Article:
$4.00 = Save + Charity + Spend like a Crazy Person
Carrying on a tradition from Bryan’s grandmother, Declan’s Grandma has been sending him cards with bits of cash in them for the past year or so. Lately, it’s been 4 dollars since Declan is, well, 4 years old. The only problem with this is now every time Declan gets anything in the mail – he holds it up in the air and shakes it, expecting money to whimsically float past his eyes like a capitalist’s wet dream.
At first, I will admit we approached the problem the wrong way. We asked Grandma to slow down the money train. Not only did that hurt her feelings, but hello. It stopped the money train.
A few weeks ago, I noticed an article about teaching your child to be money-savvy. And since Bryan and are the furthest thing in the world from money-savvy, I figured we could teach Declan, and in turn he could teach us.
And there were various tips and tricks, to my surprise many of which we already do, but one jumped out of the page at me, given our recent dilemma with Grandma (and other well-meaning and generous relatives who certainly should also continue to contribute to the money train).
The article suggested that you set up 3 jars in a visible place for your child. One marked “Save,” one marked “Charity,” and one marked “Spend.” And any time your child receives money, put 1/2 in Save, 1/4 in Charity and 1/4 in Spend.
When we proposed this plan to our little Greedy Capitalist, I was expecting resistance. But seeing as he gets just as excited over 4 pennies as 4 dollars, now must have been the perfect time to hatch our plan. He was totally fine with the savings plan. And even surprised me by showing me what “half” of the 4 dollars I laid on the table were. (I guess the school is good for something, even if they can’t fill out a calendar for shit). And when we explained “charity,” he nearly peed his pants with excitement over all the wild animals and “environments” he could preserve with his money. (That’s my boy!)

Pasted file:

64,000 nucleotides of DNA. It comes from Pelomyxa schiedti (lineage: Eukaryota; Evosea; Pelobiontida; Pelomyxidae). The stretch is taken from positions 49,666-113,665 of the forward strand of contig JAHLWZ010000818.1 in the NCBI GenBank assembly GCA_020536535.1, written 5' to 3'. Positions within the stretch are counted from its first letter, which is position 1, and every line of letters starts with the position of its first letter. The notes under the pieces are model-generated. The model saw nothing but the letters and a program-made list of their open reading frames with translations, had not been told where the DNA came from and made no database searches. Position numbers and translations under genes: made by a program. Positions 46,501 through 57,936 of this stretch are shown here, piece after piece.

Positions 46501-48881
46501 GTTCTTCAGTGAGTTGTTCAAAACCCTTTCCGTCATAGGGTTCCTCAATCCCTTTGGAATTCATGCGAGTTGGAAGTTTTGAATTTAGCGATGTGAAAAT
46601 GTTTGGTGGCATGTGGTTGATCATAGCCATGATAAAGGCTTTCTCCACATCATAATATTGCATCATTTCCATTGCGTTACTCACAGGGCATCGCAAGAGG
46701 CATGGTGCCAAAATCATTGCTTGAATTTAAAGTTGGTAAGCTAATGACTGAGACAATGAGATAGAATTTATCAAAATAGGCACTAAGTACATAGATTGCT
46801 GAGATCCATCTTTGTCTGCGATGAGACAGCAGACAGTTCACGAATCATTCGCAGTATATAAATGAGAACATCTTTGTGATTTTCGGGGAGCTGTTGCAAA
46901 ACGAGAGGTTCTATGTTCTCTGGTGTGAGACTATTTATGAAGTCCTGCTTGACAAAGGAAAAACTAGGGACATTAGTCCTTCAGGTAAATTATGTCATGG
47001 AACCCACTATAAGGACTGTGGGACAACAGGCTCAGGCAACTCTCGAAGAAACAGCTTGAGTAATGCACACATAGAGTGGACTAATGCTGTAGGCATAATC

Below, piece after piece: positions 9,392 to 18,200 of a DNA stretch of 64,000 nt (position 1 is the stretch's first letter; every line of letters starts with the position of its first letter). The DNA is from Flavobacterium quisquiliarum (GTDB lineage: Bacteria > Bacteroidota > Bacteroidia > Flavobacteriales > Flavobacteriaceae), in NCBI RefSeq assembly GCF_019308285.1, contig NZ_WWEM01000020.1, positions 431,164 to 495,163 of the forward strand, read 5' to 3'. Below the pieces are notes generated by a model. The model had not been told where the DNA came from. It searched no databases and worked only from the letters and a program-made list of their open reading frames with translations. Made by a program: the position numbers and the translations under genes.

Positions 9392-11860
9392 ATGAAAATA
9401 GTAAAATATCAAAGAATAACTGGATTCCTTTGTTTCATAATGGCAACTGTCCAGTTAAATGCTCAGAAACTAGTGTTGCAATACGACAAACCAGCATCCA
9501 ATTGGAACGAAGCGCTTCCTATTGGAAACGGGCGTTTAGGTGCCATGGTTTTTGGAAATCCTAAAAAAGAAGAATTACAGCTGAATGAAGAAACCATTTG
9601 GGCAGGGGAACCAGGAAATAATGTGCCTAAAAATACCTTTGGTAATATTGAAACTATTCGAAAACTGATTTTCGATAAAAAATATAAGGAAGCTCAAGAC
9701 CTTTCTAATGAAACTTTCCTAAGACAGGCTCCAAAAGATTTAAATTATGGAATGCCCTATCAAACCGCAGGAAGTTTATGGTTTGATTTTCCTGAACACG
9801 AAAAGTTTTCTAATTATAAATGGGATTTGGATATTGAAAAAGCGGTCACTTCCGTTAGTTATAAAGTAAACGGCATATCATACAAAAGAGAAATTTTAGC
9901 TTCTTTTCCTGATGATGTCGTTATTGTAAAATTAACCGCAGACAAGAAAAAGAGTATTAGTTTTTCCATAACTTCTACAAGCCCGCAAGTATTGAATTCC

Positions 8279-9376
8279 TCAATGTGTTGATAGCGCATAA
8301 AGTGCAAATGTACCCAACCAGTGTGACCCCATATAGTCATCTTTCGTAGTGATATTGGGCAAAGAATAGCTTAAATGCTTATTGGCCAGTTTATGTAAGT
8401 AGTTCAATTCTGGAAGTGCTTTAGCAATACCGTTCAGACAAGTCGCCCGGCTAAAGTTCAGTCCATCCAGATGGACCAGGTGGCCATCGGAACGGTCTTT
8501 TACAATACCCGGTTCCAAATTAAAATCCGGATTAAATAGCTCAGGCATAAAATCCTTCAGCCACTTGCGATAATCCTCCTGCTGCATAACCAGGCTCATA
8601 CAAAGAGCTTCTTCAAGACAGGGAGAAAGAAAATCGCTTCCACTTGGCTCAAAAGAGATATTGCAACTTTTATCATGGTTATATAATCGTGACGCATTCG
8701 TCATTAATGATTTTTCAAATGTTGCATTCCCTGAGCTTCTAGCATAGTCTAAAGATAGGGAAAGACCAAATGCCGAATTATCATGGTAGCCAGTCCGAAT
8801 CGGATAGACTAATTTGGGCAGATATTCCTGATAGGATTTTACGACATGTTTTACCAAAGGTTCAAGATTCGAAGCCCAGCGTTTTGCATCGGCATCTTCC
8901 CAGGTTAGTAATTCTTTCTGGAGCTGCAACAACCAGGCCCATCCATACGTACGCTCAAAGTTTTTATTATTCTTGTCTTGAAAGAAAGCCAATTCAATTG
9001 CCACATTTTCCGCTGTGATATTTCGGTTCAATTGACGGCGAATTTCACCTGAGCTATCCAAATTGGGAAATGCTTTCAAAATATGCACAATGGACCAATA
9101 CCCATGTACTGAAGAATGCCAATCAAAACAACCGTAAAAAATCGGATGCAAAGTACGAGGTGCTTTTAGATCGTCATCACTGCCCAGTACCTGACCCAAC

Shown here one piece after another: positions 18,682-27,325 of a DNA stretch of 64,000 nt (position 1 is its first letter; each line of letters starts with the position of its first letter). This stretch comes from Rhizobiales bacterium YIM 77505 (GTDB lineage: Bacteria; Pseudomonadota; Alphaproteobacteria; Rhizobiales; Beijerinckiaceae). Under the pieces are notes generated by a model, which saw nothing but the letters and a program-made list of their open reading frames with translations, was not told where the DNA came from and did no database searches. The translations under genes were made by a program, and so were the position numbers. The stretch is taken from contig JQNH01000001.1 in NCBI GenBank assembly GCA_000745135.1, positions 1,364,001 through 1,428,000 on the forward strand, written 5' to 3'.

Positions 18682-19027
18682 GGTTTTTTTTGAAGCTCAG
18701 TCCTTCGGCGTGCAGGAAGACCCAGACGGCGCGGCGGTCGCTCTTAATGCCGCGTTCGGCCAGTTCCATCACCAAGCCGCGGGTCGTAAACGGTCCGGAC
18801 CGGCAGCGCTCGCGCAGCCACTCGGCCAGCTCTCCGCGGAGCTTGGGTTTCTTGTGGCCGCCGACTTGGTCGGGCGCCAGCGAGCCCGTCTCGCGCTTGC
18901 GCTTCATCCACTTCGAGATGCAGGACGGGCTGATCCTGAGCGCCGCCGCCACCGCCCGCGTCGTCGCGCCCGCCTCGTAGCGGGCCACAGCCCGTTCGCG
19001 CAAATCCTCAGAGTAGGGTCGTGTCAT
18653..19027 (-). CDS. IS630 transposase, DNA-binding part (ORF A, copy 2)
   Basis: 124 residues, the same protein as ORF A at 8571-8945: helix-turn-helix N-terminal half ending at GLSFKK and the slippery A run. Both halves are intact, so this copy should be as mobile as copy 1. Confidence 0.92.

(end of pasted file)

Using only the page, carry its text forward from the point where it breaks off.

And as for the “Spend” money? The list is long. LONG. Because one does not become a reformed Greedy Capitalist overnight, I suppose.
That is a wonderful idea! We may borrow it!
It is a great idea, and one we’ve been planning to use for Cordy when she gets older.
I found this and thought it was too cute: http://www.msgen.com/assembled/money_savvy_pig.html
It’s a piggy bank that helps you put everything into categories. Three jars work just as well, but if he likes the idea of a piggy bank, this could help him save.
That’s perfect! Since Grandma likes to send him banks!
We love this idea and we have 3 piggy banks for Christopher so when he gets older, he can contribute to all 3 of them!
What a great idea! I just need two more piggy banks.
Good going, Mama! I’m impressed.
we so need to do this. I heard about the concept a year or so ago but never put it into practice. And greedy little capitalist is such a good description. MPP totally doesn’t get it yet. When we tell me he can’t have something (when we say we don’t have money with us – good excuse huh?), he just says, well go get some out of the machine……
Keep us posted on how it works!!
Well, one of the other suggestions they said (that we *do* do already, not sure where I read this) is to never say “we can’t afford it” or “we don’t have the money” because you send mixed messages when you go buy something else. That you should say “it is not in our budget right now” and start explaining (age dependent of course) how, why, when something gets into the budget (like we need food all the time to live but we don’t need a toy, so it a lower priority, etc… and that we save up for big ticket items like a new TV, etc)… it has seemed to work with Declan and him asking for things at the store. (…as if Bryan and I actually have a real budget, that is! …LOL)
Very good idea!